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Christophe Berra knows all about the ‘whirlwind’ nature of the transfer window.

As Wolves fans count down the days to this summer’s deadline, wondering just what could be in store over the next fortnight, Berra has memories of the weekend 13-and-a-half years ago when he made his own last gap switch to Molineux, from Heart of Midlothian.

“I remember getting a phone call from my agent on the Friday, the day before we had a game at Hamilton,” Berra recalls.

“He told me a bid from Wolves had been accepted, and that I had to fly down on the Saturday morning.

“I was at Edinburgh Airport, just before going through security, and Hearts owner Vladimir Romanov actually met me to wish me all the best and say I would always be welcome back any time, before getting on the plane and heading to Wolves.

“I remember watching the game against Watford on the Saturday afternoon, then doing my medical afterwards, so it was a long night!

“I trained with the team on the Sunday and the deal went through and that was it, the start of my Wolves career – it was all a bit of a whirlwind to be honest.”

Berra must have brought some of the stereotypical Scottish weather on the plane with him as heavy snow greeted the day of his announcement as a Wolves player, before he was then struck down by a sickness bug which meant he missed the midweek draw with Norwich and his debut came in a 2-1 defeat, on Mick McCarthy’s 50th birthday, at Coventry.

Although he played well in his next game, at Burnley, Wolves were also beaten on their travels before also failing to win at home in their next two, drawing with Cardiff and losing to Plymouth.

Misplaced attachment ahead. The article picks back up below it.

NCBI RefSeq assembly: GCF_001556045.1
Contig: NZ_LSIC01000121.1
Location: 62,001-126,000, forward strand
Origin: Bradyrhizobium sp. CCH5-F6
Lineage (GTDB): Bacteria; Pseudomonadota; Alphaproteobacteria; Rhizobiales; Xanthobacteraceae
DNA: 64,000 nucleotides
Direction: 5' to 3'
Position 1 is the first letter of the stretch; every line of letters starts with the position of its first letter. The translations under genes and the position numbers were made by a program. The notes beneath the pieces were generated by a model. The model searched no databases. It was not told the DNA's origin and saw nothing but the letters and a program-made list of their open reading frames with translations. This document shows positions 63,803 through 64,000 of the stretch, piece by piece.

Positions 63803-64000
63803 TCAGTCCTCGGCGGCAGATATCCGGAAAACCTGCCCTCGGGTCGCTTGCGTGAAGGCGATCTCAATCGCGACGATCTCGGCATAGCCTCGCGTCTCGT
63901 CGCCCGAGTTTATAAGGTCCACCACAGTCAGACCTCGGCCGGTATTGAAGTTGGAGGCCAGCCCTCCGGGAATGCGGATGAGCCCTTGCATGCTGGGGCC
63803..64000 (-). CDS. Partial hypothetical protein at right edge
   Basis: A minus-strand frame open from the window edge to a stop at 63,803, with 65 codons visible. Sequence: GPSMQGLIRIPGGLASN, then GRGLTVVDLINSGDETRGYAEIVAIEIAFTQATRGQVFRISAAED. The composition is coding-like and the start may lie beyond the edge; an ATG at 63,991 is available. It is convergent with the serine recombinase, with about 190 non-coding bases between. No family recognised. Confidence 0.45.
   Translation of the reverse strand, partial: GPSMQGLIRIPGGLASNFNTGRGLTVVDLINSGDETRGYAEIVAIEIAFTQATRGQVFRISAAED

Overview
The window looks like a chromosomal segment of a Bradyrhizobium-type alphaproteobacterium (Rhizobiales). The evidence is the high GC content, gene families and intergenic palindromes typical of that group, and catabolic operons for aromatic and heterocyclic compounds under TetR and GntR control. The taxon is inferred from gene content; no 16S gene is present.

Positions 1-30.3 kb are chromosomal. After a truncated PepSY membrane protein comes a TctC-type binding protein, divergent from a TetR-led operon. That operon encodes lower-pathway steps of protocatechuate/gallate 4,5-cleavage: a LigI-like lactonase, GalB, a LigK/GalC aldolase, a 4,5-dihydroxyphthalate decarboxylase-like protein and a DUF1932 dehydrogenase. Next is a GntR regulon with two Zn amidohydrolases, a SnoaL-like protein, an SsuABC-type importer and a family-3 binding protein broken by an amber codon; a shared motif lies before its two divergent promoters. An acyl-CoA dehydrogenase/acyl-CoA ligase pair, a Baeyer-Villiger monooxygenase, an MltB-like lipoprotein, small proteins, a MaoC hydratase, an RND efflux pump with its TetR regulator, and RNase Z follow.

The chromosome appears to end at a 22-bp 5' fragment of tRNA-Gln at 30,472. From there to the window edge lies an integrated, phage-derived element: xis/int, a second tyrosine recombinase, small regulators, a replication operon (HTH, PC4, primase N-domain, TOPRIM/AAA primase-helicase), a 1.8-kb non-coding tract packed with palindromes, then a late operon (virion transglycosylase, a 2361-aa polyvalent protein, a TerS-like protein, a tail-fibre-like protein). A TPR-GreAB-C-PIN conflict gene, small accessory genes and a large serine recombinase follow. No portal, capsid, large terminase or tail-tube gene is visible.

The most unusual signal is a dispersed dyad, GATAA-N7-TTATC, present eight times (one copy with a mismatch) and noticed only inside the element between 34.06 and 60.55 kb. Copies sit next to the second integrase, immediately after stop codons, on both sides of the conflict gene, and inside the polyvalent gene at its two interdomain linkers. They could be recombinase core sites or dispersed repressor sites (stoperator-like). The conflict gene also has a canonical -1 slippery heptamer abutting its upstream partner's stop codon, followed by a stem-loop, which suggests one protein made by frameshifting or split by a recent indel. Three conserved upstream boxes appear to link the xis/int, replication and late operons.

Things could clearly only get ‘Berra’, and they did, pretty quickly.

Back-to-back wins at Crystal Palace and Sheffield Wednesday propelled the promotion push back on track and, just 77 days after completing his move South of the Border, the big defender was a key part of the Wolves team celebrating promotion to the Premier League.

“That Coventry game was a bit of an eye-opener as I recall,” he says.

“They had some quick and powerful strikers – Clinton Morrison and Leon McKenzie and then Leon Best coming off the bench – they were big, strong boys and I soon realised I needed to improve and get stronger.

“I did better in the game at Burnley but we didn’t win in my first few games before we managed to get on a decent run before the end of the season and secure promotion with a couple of weeks to spare.”

Worrying about transfer deadlines, or powerful opposition centre forwards, as a player at least, is now a thing of a past for the affable 37-year-old former defender.

And memories of great footballing afternoons, with club and country, and winning with Wolves against the likes of Saturday’s opponents Tottenham, now mean that little bit more.

That’s because Berra recently announced he was hanging up his boots after a hugely successful near-20-year career in which he made over 650 senior appearances and secured 41 full Scotland international caps.

He also managed to head into the opposition penalty area to score 26 goals at club level – more on that particular stat later – as well as four for his country.